const initServer = async () => {
    return await neoSchema.getSchema().then((schema) => {
        const server = new ApolloServer({
            schema,
            context: ({ event }) => ({ req: event }),
            introspection: false,
        });
        return server.createHandler();
    });
};
Setting up the Handler

Our last step is to set up the handler that get’s invoked when the API is called. It should return a server handler for the Apollo server we just configured.

export const handler = async (event: { requestContext: any; }, context: Context, callback: Callback<any>) => {
const apolloServerHandler = await initServer();

return apolloServerHandler(
{
...event,
requestContext: event.requestContext || {},
},
context,
callback
);
};
Final touches: Updating your typeDefs

Today, we’ll just hard code our Neo4j GraphQL schema, however to best leverage GraphQL serverless Lambda, I would recommend running another Lambda set to run periodically using the Neo4j introspector to save the typeDefs to Dynamo or S3. Then we can just load it up when we start our GraphQL server so that it will always have an up-to-date schema.

If you are using the basic movie DB that Neo4j Offers, you can just paste this in:

const typeDefs = gql`
  interface ActedInProperties @relationshipProperties {
          roles: [String]!
  }
  
  type Movie {
          peopleActedIn: [Person!]! @relationship(type: "ACTED_IN", direction: IN, properties: "ActedInProperties")
          peopleDirected: [Person!]! @relationship(type: "DIRECTED", direction: IN)
          peopleProduced: [Person!]! @relationship(type: "PRODUCED", direction: IN)
          peopleReviewed: [Person!]! @relationship(type: "REVIEWED", direction: IN, properties: "ReviewedProperties")
          peopleWrote: [Person!]! @relationship(type: "WROTE", direction: IN)
          released: BigInt!
          tagline: String
          title: String!
  }
  
  type Person {
          actedInMovies: [Movie!]! @relationship(type: "ACTED_IN", direction: OUT, properties: "ActedInProperties")
          born: BigInt
          directedMovies: [Movie!]! @relationship(type: "DIRECTED", direction: OUT)
          followsPeople: [Person!]! @relationship(type: "FOLLOWS", direction: OUT)
          name: String!
          peopleFollows: [Person!]! @relationship(type: "FOLLOWS", direction: IN)
          producedMovies: [Movie!]! @relationship(type: "PRODUCED", direction: OUT)
          reviewedMovies: [Movie!]! @relationship(type: "REVIEWED", direction: OUT, properties: "ReviewedProperties")
          wroteMovies: [Movie!]! @relationship(type: "WROTE", direction: OUT)
  }
  
  interface ReviewedProperties @relationshipProperties {
          rating: BigInt!
          summary: String!
  }
`;
Running SST for the First Time

We are now ready to deploy our Apollo Neo4j GraphQL server to AWS!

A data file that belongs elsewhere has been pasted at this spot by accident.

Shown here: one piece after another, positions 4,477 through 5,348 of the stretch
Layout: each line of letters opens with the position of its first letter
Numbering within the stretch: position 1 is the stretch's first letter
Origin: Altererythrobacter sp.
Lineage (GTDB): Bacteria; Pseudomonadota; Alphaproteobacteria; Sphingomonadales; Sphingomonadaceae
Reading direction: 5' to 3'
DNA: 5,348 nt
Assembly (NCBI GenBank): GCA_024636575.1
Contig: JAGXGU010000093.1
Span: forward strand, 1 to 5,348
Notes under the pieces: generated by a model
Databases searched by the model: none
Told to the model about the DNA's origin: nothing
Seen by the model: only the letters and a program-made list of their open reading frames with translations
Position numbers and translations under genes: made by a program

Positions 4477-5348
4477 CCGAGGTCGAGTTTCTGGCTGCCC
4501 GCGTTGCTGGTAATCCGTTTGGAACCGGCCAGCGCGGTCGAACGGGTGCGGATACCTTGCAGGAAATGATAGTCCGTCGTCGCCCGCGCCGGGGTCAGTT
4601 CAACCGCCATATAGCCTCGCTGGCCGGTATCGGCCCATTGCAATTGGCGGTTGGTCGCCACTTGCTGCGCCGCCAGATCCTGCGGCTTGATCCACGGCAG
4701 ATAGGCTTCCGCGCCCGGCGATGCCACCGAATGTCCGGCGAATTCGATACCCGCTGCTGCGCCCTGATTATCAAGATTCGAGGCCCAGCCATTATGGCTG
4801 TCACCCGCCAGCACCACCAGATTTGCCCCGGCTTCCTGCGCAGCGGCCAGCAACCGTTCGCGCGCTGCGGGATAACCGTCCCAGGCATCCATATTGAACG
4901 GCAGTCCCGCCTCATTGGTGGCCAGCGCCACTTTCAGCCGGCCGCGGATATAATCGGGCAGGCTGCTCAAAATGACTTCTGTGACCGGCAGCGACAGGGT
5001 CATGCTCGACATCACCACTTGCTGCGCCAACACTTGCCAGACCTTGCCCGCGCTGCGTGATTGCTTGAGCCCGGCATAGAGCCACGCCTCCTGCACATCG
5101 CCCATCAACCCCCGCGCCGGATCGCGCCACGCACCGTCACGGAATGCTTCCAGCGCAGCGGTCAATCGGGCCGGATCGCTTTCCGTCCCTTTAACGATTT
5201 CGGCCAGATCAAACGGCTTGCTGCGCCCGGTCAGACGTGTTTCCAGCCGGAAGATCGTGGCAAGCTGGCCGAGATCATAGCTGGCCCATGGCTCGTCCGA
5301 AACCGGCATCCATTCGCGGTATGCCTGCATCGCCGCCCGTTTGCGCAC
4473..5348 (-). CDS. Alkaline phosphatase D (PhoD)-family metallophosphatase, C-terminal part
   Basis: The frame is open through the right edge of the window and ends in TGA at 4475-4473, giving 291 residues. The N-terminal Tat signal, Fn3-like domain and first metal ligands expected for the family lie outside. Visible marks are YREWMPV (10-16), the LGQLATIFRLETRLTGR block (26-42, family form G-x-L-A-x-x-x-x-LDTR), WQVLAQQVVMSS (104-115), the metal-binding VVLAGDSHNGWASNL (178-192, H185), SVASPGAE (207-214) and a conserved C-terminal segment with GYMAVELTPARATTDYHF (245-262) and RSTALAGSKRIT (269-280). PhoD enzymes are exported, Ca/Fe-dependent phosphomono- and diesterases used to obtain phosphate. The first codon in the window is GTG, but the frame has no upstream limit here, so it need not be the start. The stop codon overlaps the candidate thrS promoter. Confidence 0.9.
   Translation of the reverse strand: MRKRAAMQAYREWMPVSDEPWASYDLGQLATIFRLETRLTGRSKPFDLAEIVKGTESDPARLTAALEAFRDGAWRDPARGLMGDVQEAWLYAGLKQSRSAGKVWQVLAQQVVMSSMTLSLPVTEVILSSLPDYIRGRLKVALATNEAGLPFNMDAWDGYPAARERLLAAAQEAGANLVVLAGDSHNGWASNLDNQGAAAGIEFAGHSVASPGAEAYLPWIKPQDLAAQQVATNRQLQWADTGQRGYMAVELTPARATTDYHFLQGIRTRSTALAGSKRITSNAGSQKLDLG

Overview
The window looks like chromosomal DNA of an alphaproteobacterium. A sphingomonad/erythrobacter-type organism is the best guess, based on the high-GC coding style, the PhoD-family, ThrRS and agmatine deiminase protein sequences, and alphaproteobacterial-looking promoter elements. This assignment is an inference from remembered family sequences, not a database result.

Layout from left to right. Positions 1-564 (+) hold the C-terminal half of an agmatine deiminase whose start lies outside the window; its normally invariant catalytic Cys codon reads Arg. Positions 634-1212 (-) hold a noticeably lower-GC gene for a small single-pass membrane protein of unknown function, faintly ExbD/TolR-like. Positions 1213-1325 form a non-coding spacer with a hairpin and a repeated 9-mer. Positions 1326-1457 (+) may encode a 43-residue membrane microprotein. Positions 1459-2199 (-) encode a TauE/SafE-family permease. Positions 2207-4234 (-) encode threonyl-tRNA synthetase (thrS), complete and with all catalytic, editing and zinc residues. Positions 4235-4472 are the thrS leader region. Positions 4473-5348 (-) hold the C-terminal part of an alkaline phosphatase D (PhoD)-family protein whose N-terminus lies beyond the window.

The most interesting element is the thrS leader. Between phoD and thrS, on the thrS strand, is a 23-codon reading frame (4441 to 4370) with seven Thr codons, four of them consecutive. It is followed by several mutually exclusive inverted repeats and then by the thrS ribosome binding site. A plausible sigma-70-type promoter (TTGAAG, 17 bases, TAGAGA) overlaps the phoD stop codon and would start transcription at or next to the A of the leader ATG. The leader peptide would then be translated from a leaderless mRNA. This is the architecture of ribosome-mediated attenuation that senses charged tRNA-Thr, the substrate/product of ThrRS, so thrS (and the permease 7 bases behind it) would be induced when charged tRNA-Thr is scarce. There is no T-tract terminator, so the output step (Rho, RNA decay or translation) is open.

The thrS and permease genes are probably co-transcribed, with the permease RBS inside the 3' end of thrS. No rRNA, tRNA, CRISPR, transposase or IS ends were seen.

Provided you have your AWS credentials properly setup (see pre-requisites above) you should be able to run npm run start

Pick a stage name like sst-graphql-demo

SST will now use our configurations to create all of the resources we need in AWS.

Once it is done deploying, your server will be running in a single instance of Lambda and you will find your ApiEndpoint in the log output. For example:

Stack sst-graphql-demo-sst-graphQL-demo-MyStack
  Status: deployed
  Outputs:
    ApiEndpoint: https://51fsPuajt3.execute-api.us-east-1.amazonaws.com

You can now query your database:

Postman call to our Neo4j GraphQL API
Why pick Serverless GraphQL?

Moving to serverless is cheaper than running a server full-time, there is also no server administration needed as this is all managed for you. Furthermore building this serverlessly makes it highly scalable because the load balancing is automatically handled and your Lambda can be executed concurrently many many times over, then decommissioned once it is no longer needed. For GraphQL with Neo4j an SST, this drives a lot of cost out of projects while increasing elegance and simplicity.

Final Results

If you followed this walkthrough correctly this is what your Neo4j GraphQL lambda.ts should look like:

import { gql, ApolloServer } from "apollo-server-lambda";
import { Neo4jGraphQL } from '@neo4j/graphql';
import { Context, Callback } from "aws-lambda";

const neo4j = require("neo4j-driver");

const NEO4J_URI = process.env.NEO4J_URI ?? '';
const NEO4J_USERNAME = process.env.NEO4J_USERNAME ?? '';
const NEO4J_PASSWORD = process.env.NEO4J_PASSWORD ?? '';

const typeDefs = gql`
  interface ActedInProperties @relationshipProperties {
          roles: [String]!
  }
  
  type Movie {
          peopleActedIn: [Person!]! @relationship(type: "ACTED_IN", direction: IN, properties: "ActedInProperties")